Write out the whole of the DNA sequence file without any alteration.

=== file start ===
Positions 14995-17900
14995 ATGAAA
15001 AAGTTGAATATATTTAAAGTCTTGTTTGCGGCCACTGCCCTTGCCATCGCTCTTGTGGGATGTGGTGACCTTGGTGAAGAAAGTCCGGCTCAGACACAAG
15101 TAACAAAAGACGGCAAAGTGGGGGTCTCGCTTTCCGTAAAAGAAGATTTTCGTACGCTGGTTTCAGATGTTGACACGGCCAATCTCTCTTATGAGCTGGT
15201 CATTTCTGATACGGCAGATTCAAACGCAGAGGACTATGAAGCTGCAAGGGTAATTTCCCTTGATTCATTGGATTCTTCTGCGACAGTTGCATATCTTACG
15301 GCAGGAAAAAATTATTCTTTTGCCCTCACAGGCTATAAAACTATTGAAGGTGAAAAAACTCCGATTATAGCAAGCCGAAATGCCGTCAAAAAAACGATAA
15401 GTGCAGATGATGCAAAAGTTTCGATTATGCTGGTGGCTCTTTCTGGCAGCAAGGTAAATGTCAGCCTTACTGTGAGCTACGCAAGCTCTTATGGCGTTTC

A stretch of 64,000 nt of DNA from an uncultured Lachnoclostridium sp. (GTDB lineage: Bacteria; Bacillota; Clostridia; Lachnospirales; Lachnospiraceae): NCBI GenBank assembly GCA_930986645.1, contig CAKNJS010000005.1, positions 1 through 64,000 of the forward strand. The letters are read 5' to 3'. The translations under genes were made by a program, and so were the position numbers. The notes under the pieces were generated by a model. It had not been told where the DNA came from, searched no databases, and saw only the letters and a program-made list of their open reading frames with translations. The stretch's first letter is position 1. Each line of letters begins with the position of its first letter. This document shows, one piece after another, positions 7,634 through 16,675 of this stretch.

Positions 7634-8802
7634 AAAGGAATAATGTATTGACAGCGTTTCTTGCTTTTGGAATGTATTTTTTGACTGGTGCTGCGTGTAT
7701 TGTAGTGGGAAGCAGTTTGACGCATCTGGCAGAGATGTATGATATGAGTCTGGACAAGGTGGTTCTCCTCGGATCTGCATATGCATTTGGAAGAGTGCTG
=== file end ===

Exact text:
Positions 14995-17900
14995 ATGAAA
15001 AAGTTGAATATATTTAAAGTCTTGTTTGCGGCCACTGCCCTTGCCATCGCTCTTGTGGGATGTGGTGACCTTGGTGAAGAAAGTCCGGCTCAGACACAAG
15101 TAACAAAAGACGGCAAAGTGGGGGTCTCGCTTTCCGTAAAAGAAGATTTTCGTACGCTGGTTTCAGATGTTGACACGGCCAATCTCTCTTATGAGCTGGT
15201 CATTTCTGATACGGCAGATTCAAACGCAGAGGACTATGAAGCTGCAAGGGTAATTTCCCTTGATTCATTGGATTCTTCTGCGACAGTTGCATATCTTACG
15301 GCAGGAAAAAATTATTCTTTTGCCCTCACAGGCTATAAAACTATTGAAGGTGAAAAAACTCCGATTATAGCAAGCCGAAATGCCGTCAAAAAAACGATAA
15401 GTGCAGATGATGCAAAAGTTTCGATTATGCTGGTGGCTCTTTCTGGCAGCAAGGTAAATGTCAGCCTTACTGTGAGCTACGCAAGCTCTTATGGCGTTTC

A stretch of 64,000 nt of DNA from an uncultured Lachnoclostridium sp. (GTDB lineage: Bacteria; Bacillota; Clostridia; Lachnospirales; Lachnospiraceae): NCBI GenBank assembly GCA_930986645.1, contig CAKNJS010000005.1, positions 1 through 64,000 of the forward strand. The letters are read 5' to 3'. The translations under genes were made by a program, and so were the position numbers. The notes under the pieces were generated by a model. It had not been told where the DNA came from, searched no databases, and saw only the letters and a program-made list of their open reading frames with translations. The stretch's first letter is position 1. Each line of letters begins with the position of its first letter. This document shows, one piece after another, positions 7,634 through 16,675 of this stretch.

Positions 7634-8802
7634 AAAGGAATAATGTATTGACAGCGTTTCTTGCTTTTGGAATGTATTTTTTGACTGGTGCTGCGTGTAT
7701 TGTAGTGGGAAGCAGTTTGACGCATCTGGCAGAGATGTATGATATGAGTCTGGACAAGGTGGTTCTCCTCGGATCTGCATATGCATTTGGAAGAGTGCTG